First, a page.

Where Did My Brain Go?

Signature Injury of The War

The term “signature injury of the war” was first used by Dr. George A. Zitnay, co-founder of Defense and Veterans Brain Injury Center in May 2006 . Testifying before the Senate Appropriations Committee, Dr. Zitnay explained how body armor saves lives. Troops survive bigger blasts with damaged brains. He said, “Traumatic brain injury is the signature injury of the war on terrorism.”

Congress responded by cutting the annual funding of his center in half, from $14 million to $7 million.

Dr. Zitnay had requested $19 million. On August 8, 2006 USA Today reported Center for war-related brain injuries faces budget cut. I found two memorable quotes:

“I find it basically unpardonable that Congress is not going to provide funds to take care of our soldiers and sailors who put their lives on the line for their country,” says Martin Foil, a member of the center’s board of directors. “It blows my imagination.”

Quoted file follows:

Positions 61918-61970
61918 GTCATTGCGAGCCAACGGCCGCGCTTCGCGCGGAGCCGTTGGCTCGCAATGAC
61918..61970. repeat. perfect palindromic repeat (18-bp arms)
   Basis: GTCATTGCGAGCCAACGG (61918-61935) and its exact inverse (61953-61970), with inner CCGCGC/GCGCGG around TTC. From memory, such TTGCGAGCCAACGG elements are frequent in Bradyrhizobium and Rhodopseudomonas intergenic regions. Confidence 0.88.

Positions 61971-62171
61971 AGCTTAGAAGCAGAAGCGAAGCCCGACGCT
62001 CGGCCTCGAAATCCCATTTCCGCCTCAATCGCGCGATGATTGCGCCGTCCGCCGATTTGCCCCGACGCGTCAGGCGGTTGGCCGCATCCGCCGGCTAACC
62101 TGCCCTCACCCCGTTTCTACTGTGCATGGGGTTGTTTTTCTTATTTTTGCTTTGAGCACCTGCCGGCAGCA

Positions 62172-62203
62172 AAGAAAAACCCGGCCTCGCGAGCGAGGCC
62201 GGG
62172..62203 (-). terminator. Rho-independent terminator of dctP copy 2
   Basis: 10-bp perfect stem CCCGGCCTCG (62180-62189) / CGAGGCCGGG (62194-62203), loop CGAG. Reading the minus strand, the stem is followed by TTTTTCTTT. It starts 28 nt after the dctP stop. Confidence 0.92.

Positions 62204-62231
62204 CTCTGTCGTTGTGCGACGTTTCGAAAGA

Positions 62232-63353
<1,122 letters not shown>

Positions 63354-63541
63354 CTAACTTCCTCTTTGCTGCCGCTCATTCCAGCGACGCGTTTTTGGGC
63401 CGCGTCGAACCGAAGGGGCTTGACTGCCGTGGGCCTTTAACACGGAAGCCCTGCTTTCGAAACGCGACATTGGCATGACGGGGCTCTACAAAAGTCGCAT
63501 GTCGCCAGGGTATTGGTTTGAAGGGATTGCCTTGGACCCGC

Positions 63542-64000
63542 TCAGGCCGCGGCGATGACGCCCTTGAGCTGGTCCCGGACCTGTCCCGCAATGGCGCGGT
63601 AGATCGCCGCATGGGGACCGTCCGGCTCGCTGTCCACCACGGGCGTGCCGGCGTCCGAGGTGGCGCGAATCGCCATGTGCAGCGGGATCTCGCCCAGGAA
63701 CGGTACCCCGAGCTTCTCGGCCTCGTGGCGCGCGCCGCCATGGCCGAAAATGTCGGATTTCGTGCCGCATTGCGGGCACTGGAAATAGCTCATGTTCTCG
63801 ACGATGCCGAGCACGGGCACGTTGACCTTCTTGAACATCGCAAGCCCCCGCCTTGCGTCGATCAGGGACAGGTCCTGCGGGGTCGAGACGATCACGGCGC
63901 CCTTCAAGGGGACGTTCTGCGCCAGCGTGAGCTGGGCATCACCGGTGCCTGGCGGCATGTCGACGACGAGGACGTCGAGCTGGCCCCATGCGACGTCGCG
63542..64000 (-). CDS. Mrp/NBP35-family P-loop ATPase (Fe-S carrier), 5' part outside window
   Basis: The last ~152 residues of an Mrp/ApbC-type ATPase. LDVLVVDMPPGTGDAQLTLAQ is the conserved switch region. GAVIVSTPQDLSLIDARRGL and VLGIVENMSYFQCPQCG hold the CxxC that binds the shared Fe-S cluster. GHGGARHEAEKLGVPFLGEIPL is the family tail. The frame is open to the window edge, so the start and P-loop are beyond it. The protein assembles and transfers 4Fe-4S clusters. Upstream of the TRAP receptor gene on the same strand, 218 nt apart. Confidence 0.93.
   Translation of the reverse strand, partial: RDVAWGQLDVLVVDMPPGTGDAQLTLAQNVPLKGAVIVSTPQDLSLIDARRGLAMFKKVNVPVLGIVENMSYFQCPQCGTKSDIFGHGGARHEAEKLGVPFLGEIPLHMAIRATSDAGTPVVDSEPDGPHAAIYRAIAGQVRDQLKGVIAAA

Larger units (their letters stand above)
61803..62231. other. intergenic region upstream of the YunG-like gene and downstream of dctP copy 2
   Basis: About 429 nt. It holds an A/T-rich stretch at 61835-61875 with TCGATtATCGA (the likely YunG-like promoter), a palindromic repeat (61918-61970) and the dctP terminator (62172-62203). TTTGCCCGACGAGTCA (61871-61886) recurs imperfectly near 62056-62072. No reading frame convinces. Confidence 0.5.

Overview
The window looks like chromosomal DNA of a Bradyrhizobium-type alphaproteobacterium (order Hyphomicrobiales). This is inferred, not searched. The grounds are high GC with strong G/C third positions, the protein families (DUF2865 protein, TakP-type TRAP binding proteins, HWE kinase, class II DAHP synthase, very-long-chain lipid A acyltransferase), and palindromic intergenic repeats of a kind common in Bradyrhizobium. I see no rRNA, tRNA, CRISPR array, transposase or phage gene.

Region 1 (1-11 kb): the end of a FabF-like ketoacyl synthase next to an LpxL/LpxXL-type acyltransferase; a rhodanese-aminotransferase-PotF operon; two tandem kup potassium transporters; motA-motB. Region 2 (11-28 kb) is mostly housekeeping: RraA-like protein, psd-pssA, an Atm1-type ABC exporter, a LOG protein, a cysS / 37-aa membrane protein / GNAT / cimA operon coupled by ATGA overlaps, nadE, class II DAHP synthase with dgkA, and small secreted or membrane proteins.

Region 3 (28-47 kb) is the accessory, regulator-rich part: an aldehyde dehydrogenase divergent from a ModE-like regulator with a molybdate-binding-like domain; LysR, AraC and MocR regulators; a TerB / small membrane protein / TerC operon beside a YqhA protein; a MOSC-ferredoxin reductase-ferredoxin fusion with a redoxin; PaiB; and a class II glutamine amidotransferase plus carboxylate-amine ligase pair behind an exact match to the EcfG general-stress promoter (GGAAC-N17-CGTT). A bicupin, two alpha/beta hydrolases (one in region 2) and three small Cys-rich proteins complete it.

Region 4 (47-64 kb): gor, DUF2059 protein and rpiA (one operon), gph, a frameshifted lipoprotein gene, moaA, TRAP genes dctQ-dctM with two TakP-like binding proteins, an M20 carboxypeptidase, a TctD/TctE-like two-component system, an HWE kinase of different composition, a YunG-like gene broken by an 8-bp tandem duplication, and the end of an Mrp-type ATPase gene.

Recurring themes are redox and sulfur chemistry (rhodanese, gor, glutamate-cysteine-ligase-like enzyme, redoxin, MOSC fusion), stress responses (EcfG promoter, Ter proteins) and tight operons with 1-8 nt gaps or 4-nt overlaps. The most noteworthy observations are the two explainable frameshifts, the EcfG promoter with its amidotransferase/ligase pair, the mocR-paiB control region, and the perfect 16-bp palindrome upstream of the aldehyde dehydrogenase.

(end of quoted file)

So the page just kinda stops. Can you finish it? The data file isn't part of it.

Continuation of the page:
“Honestly, they would have loved to have funded it, but there were just so many priorities,” says Jenny Manley, spokeswoman for the Senate Appropriations Committee. “They didn’t have any flexibility in such a tight fiscal year.”

Preliminary research by the center shows that about 10% of all troops in Iraq, and up to 20% of front line infantry troops, suffer concussions during combat tours. Many experience headaches, disturbed sleep, memory loss and behavior issues after coming home, the research shows.

The center urged the Pentagon to screen all troops returning from Iraq in order to treat symptoms and create a database of brain injury victims. Scientists say multiple concussions can cause permanent brain damage.

The Pentagon so far has declined to do the screening and argues that more research is needed.